In some ways, an art collective functions similarly to a religious institution: various individuals with a singular, unified end goal come together to create and support something they unabashedly believe in, an artistic “greater good” of sorts. The eight members of Mexican art collective Gabinete Homo-Extraterrestre (The Cabinet of Homo-Extraterrestrials) seem to take this metaphor to new heights in their latest exhibition, Destroy All Your Humanity, recently on view at Los Angeles art space The Mistake Room and presented by Páramo Galeria. Through a fusion of unworldly spirituality, and cultural dysmorphia, the collective produces a multimedia installation which incorporates the “transfiguration, power-imbuing, and ritualization of art objects,” in the collective’s own mysterious words.
Throughout the expansive warehouse space, surreal and almost horrifying photographs hang upon the walls, accompanied by a series of sculptural objects hoisted upon various pedestals, like altars to the collective’s quasi-religious cult. Chacmole, a carved stone sculpture on a fragmented pedestal, consists of two masked, seated individuals jointly holding an enigmatic bowl while directly staring at the viewer. The piece inhabits uncertainty and ambiguity, falling somewhere between a depiction of street beggars, an idol to unknown demented deities, and perhaps a scene from an adapted Stephen King horror flick.
Los CHEECHICHONGS, another work erected upon an altar, rudely asks the viewer to “pay attention @!!*#@f…er!!!” and “spare some change?” for the busts of two skeletal figures adorned with cigarettes, bulging eyes, and awkward headwear. Sliding a coin into the pink pedestal leads to the animatronic movement and aimless chatter of the zombie heads, a small gesture, but one that rewards the devote worshipper with something, unlike the pay-to-pray scams that seem to run wild in other religious centers. Gabinete H-E ensures that its devotees aren’t left in the dark.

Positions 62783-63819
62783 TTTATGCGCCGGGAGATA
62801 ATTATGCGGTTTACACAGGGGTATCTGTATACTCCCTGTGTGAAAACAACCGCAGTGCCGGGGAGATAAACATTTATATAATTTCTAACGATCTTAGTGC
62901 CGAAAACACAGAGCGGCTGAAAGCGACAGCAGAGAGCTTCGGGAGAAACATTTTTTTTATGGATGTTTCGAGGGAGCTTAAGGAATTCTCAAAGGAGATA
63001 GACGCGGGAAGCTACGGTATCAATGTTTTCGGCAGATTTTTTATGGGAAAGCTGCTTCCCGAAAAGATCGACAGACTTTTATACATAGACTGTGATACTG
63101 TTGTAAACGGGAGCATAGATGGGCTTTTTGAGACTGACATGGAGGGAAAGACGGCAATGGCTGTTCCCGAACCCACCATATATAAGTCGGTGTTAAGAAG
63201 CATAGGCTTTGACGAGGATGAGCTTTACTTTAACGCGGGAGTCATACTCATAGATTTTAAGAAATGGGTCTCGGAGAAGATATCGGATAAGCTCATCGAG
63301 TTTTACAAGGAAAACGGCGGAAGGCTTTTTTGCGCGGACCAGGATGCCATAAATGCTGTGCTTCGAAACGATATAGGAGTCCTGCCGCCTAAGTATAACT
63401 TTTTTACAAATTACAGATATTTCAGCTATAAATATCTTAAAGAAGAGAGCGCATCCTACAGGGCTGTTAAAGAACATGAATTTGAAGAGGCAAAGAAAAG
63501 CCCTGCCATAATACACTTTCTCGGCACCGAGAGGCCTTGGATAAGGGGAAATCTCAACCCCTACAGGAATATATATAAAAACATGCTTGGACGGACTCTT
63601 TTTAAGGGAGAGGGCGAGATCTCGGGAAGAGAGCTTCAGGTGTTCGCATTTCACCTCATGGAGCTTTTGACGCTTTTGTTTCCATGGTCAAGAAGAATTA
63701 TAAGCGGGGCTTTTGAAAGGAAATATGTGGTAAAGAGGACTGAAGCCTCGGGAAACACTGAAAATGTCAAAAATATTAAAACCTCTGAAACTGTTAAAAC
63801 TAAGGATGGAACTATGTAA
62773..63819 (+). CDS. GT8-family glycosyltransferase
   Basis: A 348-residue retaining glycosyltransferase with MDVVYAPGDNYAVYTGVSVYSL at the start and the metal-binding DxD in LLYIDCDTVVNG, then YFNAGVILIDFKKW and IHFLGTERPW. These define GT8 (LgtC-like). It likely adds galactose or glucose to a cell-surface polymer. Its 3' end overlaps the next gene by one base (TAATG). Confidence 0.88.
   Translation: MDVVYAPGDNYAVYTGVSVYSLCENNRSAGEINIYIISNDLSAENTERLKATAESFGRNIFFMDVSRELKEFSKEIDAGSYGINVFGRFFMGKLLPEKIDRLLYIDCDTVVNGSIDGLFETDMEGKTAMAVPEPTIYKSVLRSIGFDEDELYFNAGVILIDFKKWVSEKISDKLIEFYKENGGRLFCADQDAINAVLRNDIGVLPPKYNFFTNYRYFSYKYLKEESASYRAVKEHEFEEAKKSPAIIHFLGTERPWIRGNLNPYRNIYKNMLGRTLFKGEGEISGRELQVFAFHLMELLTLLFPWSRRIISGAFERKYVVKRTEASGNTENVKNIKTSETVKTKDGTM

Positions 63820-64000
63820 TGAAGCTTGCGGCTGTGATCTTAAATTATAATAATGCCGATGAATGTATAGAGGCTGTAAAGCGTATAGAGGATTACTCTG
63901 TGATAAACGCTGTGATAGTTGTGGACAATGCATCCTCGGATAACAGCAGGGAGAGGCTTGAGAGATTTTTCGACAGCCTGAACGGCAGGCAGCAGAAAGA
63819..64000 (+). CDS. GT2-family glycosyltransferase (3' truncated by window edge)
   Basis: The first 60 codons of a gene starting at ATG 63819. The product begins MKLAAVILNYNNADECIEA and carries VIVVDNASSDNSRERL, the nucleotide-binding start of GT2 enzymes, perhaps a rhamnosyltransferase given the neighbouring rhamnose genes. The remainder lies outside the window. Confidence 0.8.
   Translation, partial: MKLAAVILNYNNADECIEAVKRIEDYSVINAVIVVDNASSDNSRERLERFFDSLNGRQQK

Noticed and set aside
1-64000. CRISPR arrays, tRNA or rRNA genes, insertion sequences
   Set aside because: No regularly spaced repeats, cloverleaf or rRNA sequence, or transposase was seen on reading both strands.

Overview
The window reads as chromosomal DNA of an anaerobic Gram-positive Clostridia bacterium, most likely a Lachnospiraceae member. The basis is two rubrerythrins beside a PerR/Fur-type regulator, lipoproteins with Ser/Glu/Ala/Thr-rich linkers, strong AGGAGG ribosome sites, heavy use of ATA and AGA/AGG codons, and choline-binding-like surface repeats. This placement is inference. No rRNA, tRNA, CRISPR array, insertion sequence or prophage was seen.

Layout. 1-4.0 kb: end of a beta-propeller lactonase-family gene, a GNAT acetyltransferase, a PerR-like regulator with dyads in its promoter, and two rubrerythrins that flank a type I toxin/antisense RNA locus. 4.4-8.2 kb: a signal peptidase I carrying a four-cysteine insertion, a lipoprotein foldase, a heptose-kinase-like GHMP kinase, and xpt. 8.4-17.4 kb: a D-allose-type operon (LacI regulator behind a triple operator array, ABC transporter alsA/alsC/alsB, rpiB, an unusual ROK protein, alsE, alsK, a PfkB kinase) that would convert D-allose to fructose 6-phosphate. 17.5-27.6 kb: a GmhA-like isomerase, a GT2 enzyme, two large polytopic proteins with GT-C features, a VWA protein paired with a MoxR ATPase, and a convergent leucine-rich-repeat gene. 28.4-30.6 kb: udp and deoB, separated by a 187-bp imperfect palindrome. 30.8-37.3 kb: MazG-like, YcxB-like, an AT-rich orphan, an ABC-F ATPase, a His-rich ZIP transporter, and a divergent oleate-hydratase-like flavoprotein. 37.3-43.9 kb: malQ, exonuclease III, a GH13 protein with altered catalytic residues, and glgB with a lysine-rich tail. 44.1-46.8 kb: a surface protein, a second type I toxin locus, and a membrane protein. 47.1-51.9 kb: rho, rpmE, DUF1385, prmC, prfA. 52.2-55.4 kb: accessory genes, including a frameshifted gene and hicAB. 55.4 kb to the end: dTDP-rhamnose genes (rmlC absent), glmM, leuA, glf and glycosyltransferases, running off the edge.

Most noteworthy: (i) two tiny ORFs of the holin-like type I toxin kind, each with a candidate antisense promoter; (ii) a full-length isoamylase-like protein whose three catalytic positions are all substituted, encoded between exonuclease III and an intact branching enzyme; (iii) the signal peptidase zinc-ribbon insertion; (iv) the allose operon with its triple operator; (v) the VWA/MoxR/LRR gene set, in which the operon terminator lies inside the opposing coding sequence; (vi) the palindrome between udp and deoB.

But perhaps the most spiritually taxing work in Destroy Your Humanity bares the least resemblance to any religious institution ritual. A large wall covered in barbed wire in the spirit of a penitentiary cuts through the exhibition space, adorned with quotes by anti-fascist Spanish poet León Felipe. Interspersed around the wall of poetry are small circular slits, the portal holes to Gabinete H-E’s harrowing performance.
The collective placed “six pairs of holes for six pairs of arms painted black and holding the pages of Leon Felipe’s poetry translated into English. On the other side of the wall were the blindfolded, t-shirt and underwear clad but otherwise naked bodies of people imprisoned, perhaps waiting for execution,” José Luis Sánchez Rull, a member of Gabinete H-E, tells The Creators Project. “There were also images caught by a security camera which recorded all as the eye of a false God.”
The other part of the performance included two other characters, 'the Tyrant’ and his latex-adorned ‘Consiglieri,' sitting on a bench while smoking, drinking mezcal, and chatting. Esteban Aldrete, another member of the collective, adds that “the Tyrant would pick up his golf club and play a game with his Consiglieri which consisted in hitting a plastic face across the room. The sound of the mask hitting around would sometimes make people come in again and the moment someone entered, we would flash the light on their face and then move back to our original, bored position. The light was really blinding, and when they stretched their hands to cover themselves from the blinding light, the Tyrant would flip out his phone and take a picture of them.”
Floating between a meditation on the maliciousness of authority figures and the enactment of a bizarre ritual of the Gabinete H-E cult, the performance materializes the aforementioned artistic ‘transfiguration, power-imbuing, and ritualization’ described by the collective, allowing the art in the exhibition to function both as pieces of prolonged contemplation as well as portals into uncharted spiritual dimensions.